In the last half of the twentieth century industry encountered a revolutionary change brought about by the harnessed power of seemingly ever-increasing capacity, speed and functionality of computers and microprocessors. This strength provided management and workers within industries with new capabilities for management, planning and control, design, quality assurance and customer support. Organized information flow became the mainstay of industrial companies. New tools and information technology systems emerged and evolved to enable companies to integrate the various departments (Design, Procurement, Manufacturing, Sales and Finance) within companies, particularly the lager ones, including international corporations. This was to give them a chance to meet new demands for product time to market, just in time supply of orders, and customer support. To the smaller company these changes were not so apparent. Neither the tools nor systems nor indeed their economic value seemed appropriate to them except for special cases. While all this was happening the structure of the larger companies began to disintegrate.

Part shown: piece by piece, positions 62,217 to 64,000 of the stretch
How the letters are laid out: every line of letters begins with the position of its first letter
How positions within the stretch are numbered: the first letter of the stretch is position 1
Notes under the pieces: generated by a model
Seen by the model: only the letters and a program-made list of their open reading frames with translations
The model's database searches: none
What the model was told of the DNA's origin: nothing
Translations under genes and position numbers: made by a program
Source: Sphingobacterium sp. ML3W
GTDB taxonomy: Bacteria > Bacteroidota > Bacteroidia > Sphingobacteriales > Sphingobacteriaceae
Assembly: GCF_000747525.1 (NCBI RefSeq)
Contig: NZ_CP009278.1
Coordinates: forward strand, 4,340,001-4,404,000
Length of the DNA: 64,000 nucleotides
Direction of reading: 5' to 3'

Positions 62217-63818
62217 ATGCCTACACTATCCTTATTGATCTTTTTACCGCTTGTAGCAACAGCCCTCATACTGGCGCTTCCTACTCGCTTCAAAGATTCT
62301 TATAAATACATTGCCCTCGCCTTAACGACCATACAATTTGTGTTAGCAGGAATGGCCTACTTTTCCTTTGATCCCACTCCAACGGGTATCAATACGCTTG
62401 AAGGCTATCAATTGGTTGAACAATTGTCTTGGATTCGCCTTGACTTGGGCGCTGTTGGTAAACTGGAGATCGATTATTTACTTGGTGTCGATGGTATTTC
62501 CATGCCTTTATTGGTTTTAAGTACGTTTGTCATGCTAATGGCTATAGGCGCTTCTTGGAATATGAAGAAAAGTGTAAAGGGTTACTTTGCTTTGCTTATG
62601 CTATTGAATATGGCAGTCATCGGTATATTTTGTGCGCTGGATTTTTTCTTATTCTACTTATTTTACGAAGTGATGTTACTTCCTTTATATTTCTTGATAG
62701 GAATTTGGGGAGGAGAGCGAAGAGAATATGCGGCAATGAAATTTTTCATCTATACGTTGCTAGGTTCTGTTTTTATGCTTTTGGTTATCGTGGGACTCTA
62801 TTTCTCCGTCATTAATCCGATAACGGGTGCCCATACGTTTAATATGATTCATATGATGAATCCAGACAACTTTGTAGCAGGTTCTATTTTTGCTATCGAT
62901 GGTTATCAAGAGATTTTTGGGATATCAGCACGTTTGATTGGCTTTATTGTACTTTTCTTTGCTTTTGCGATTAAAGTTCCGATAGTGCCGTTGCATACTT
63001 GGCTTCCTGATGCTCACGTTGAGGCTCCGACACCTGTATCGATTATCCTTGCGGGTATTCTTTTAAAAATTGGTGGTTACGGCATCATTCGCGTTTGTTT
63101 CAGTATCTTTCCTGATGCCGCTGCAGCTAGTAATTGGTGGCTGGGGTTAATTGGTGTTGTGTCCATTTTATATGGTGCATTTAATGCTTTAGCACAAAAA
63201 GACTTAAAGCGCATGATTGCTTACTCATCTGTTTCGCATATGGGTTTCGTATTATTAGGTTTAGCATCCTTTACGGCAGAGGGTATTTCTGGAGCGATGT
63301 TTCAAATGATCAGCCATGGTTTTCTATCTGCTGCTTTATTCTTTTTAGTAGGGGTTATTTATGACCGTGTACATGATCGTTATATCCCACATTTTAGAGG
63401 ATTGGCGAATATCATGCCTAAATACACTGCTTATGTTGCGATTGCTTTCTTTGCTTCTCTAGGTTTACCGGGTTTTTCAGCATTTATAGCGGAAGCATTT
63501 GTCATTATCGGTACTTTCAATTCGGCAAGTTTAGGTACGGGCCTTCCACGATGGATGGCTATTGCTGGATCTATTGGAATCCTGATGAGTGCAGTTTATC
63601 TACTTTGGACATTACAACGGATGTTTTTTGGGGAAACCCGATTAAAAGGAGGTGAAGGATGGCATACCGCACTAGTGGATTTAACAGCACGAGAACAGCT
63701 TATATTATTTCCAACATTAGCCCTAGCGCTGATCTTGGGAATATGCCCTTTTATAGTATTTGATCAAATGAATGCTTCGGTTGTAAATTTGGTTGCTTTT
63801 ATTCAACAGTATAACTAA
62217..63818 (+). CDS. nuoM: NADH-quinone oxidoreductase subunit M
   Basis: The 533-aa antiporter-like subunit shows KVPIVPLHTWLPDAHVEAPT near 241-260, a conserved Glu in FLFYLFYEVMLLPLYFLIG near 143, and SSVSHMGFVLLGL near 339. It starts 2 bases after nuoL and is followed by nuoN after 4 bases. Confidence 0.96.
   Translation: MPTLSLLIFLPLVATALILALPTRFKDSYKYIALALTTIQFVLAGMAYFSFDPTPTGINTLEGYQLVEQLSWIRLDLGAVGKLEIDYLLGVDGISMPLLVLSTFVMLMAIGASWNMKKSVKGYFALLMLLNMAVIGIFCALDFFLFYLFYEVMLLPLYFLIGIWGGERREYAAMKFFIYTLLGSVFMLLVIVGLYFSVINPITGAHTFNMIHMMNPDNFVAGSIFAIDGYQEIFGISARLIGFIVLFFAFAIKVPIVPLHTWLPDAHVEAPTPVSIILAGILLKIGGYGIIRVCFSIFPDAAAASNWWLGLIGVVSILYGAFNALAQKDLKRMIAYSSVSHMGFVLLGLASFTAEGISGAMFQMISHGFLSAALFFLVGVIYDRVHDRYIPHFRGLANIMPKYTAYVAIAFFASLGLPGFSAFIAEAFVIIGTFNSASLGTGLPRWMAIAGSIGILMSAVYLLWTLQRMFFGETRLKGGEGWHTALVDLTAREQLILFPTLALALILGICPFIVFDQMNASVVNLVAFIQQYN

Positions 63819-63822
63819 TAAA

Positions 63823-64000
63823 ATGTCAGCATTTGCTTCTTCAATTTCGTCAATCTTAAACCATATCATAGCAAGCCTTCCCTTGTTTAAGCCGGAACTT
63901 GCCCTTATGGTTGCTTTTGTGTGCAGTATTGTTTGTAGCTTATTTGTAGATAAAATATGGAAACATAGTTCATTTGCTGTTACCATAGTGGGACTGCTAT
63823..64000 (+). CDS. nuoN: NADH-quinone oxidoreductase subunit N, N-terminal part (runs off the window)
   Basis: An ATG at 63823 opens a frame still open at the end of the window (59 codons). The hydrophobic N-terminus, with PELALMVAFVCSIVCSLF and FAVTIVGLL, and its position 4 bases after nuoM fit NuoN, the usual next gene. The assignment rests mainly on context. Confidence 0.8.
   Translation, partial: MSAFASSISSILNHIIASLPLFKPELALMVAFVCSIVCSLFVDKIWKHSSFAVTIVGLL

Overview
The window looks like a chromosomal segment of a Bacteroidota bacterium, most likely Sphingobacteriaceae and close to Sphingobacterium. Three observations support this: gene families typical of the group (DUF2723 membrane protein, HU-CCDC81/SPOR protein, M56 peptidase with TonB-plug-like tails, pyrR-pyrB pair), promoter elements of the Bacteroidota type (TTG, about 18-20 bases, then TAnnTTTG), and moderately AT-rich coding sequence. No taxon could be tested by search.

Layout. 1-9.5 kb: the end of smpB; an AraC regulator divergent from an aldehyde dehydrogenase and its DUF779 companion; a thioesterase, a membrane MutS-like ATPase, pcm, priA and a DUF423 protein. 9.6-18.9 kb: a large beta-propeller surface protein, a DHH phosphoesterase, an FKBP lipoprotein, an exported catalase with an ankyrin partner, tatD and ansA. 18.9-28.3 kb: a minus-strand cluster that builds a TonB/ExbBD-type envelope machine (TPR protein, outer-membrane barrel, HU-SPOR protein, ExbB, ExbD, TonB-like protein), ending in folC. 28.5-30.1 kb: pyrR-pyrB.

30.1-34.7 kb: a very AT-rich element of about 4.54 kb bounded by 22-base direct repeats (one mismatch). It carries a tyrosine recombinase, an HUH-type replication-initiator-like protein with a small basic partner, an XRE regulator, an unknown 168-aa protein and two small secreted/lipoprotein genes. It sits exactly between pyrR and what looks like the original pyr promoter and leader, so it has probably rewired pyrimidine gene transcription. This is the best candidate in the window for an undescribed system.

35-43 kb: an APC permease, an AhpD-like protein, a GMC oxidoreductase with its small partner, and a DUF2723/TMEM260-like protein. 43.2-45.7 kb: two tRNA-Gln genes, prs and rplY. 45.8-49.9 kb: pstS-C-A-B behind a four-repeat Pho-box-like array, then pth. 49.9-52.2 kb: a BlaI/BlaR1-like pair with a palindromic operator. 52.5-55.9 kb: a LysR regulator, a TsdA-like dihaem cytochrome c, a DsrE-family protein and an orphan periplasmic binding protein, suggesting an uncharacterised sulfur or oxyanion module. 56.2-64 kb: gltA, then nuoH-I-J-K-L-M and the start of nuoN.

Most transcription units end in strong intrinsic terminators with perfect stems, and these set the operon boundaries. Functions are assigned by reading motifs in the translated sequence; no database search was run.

Strong competitive pressures and globalization of the market place brought this about. Shedding unwanted competence and subcontracting it to others became common practice. Regional market pressures triggered companies to reorganize to create, produce, and distribute goods and services. Greater dependency on chains of supply from external companies became the norm. Medium and smaller sized companies began to gain some advantage and at the same time some were sucked into management and control systems governed by the larger companies.
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(234mm x 156mm x 30mm)
Springer-Verlag New York Inc.
Publisher: Springer-Verlag New York Inc.
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